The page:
Myrtle Beach Half Marathon 2014 – NO REGRETS

I started training for this race with the goal of finishing under 2 hours and as my training progressed, added a secondary goal of leaving the race course with NO REGRETS!   I have raced other half marathons and, with each one, left the race course with regrets.  At the beginning of my training, I thought the regrets were all tied up in failing to complete the race in under 2 hours.  My discovery in training was that the real “half marathon demon” was more closely related to allowing myself to make racing errors I knew better than making and even more importantly, allowing mishaps on race day to demoralize me in a way that I gave up a little in each race.  This was going to be my race of No Regrets!

 So, I set out on my quest.  Coach Sarah was going to give me a plan and I was going to follow that plan.  Easy enough!

One of my strengths as an athlete is dutifully getting all my training in.  I like to work hard, push my limits and love to see myself make progress.  One of my weaknesses is that I can sabotage all that hard work by letting my head get in the way on race day.  Since Coach Sarah has started helping me, mental training has been a part of my overall training plan.  Remember that “Half Marathon Demon” I mentioned?  By the end of my training, he was tormenting me.  I was feeling so stressed and wasn’t really sure this was very fun anymore.  I knew I was physically prepared…but I have been physically prepared before and not had the results I’d hoped for.  I had a sit down with Sarah and was so grateful for her perspective.  One of the things that stuck with me was “you can only race the best you can race on THAT particular day”.  I’m not even sure if Sarah said this or something she said reminded me of this.  I also got an impromptu pep talk from Mike Byrd “It’s got to be FUN!”  I left Cool Breeze knowing I needed to dominate this stupid “Half marathon demon”.

I went home and I made lists!  Lists of a “perfect race day”, “average race day”, and “terrible race day” – including what strategies I would use to manage all 3 scenarios.  I’m a natural list maker so this exercise is fun, almost therapeutic, for me.  Don’t know why I hadn’t done this before.   I also made a list of why running is FUN and rewarding for me.  I may post that for your reading pleasure someday.  I was finally feeling happy and positive about this goal.

Thursday morning, we got everything packed up, got Madison off to her friend’s house and Jeff and I headed out into the monster snowstorm.  I was feeling so glad that the worst of the weather was behind us.  Heading to the beach with high hopes of beautiful weather  J  My happy, optimistic feeling didn’t last long as the forecast for Myrtle Beach was rain and strong gusty wind for Saturday morning.  I decided to handle this little piece of bad news with a healthy bit of denial.  I finally had to face the fact that I wouldn’t be using my “perfect race day” plan.  I had a little cry moment as I felt the fear start to creep in again…yikes!  The wind I could handle but the rain and I are not friends!  My feet blister and the rain just feels demoralizing to me.   I don’t even know any words that will adequately express how grateful I am to Jeff.  He is my cheering section,  my support, my personal comedian, my eye candy J and sometimes the quick kick in the butt I need to pull myself together.   I started rehearsing my “terrible race day” plan and was able to get myself to a place where I felt sure, worst case scenario, I could break 2 hours.  I felt like I could be in control even if the weather wasn’t on board.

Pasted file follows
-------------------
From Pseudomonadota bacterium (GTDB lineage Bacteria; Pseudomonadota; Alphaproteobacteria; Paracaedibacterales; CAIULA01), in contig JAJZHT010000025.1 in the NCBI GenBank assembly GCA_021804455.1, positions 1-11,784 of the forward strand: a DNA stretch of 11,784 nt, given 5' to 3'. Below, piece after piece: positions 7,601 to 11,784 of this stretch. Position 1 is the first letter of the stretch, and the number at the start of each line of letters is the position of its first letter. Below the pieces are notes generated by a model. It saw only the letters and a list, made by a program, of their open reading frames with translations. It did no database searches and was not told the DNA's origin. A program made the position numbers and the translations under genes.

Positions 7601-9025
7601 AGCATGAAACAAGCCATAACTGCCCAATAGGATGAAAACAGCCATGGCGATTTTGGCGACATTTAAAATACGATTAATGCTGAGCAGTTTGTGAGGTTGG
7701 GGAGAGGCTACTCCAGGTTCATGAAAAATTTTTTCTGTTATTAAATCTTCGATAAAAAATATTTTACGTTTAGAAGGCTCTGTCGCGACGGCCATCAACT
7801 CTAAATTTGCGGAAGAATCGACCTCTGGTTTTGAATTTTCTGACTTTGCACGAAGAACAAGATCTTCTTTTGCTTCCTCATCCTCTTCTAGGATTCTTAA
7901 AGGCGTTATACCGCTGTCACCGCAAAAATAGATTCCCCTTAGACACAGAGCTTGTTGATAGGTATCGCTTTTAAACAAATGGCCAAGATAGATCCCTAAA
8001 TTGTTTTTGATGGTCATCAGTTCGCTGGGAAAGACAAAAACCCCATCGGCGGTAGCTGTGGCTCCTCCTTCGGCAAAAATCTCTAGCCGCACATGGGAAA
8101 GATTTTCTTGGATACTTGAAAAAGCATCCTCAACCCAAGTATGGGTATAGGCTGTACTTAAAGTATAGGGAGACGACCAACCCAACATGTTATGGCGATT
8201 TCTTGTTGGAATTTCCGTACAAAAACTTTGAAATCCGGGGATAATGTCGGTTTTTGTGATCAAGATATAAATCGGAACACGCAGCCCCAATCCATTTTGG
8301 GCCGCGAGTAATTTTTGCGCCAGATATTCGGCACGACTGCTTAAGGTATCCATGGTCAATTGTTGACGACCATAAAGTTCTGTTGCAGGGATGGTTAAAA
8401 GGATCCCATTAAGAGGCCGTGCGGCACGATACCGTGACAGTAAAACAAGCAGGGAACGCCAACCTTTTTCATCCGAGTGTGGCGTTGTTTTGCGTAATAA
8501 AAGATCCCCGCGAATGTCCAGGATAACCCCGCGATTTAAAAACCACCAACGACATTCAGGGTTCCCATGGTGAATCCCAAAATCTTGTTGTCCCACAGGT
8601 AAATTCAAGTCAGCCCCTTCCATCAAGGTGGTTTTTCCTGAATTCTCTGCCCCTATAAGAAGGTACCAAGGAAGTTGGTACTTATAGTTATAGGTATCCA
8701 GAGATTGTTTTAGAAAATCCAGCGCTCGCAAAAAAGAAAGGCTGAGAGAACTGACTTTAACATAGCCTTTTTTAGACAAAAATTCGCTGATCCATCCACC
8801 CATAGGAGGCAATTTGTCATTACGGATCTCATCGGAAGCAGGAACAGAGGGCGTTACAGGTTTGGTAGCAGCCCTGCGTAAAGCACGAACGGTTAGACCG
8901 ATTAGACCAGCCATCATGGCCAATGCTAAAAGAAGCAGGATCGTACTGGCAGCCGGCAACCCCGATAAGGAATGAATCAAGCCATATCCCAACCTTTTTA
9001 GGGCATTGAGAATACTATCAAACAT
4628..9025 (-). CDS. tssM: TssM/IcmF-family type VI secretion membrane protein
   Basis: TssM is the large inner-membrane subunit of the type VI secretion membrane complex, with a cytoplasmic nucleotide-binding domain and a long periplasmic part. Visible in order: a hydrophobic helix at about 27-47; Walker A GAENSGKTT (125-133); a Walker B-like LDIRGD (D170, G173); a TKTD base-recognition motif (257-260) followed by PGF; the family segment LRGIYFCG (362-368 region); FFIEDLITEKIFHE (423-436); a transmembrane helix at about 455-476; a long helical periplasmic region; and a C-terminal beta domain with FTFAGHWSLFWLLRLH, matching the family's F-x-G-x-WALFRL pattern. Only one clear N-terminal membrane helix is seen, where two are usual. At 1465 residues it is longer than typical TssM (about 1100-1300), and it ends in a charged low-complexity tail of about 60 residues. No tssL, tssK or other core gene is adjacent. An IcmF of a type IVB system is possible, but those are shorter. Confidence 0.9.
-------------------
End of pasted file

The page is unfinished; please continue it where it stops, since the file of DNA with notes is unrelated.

Friday night they began calling for the rain to stop between 6am- 7am.  I went to bed feeling a mixture of calm and resignation that tomorrow’s race would be a challenge, I may end the day with blistered feet AND I was okay with that.  I felt prepared and had myself together.   Wow!  That felt good AND unusual.  I have not slept that well before a race…ever!

We got up at 4:45 and went through my regular race morning schedule.   Everything went smooth….I have a list people!   Got to the race start and began what I have been referring to as, “The March of the Penguins”.  It was COLD, it was BLUSTERY, and it was RAINING!  I was grateful for a rain jacket and a cheap poncho.  But I was mostly grateful for the camaraderie of runners who are willing to huddle up in attempts to keep warm and dry…well not dry but warm.  This is what it looked like in my mind’s eye – poor little runner people:


We finally had to break the huddle and head to the start line.  BRRR!  I felt a little nervous, but as I brought my personal comedian with me I had the luxury of a few comic relief moments as Jeff reminded me of his gallant plan to let me beat him.  His generous Valentine’s Day gift to his wife 🙂  Ladies…don’t be jealous.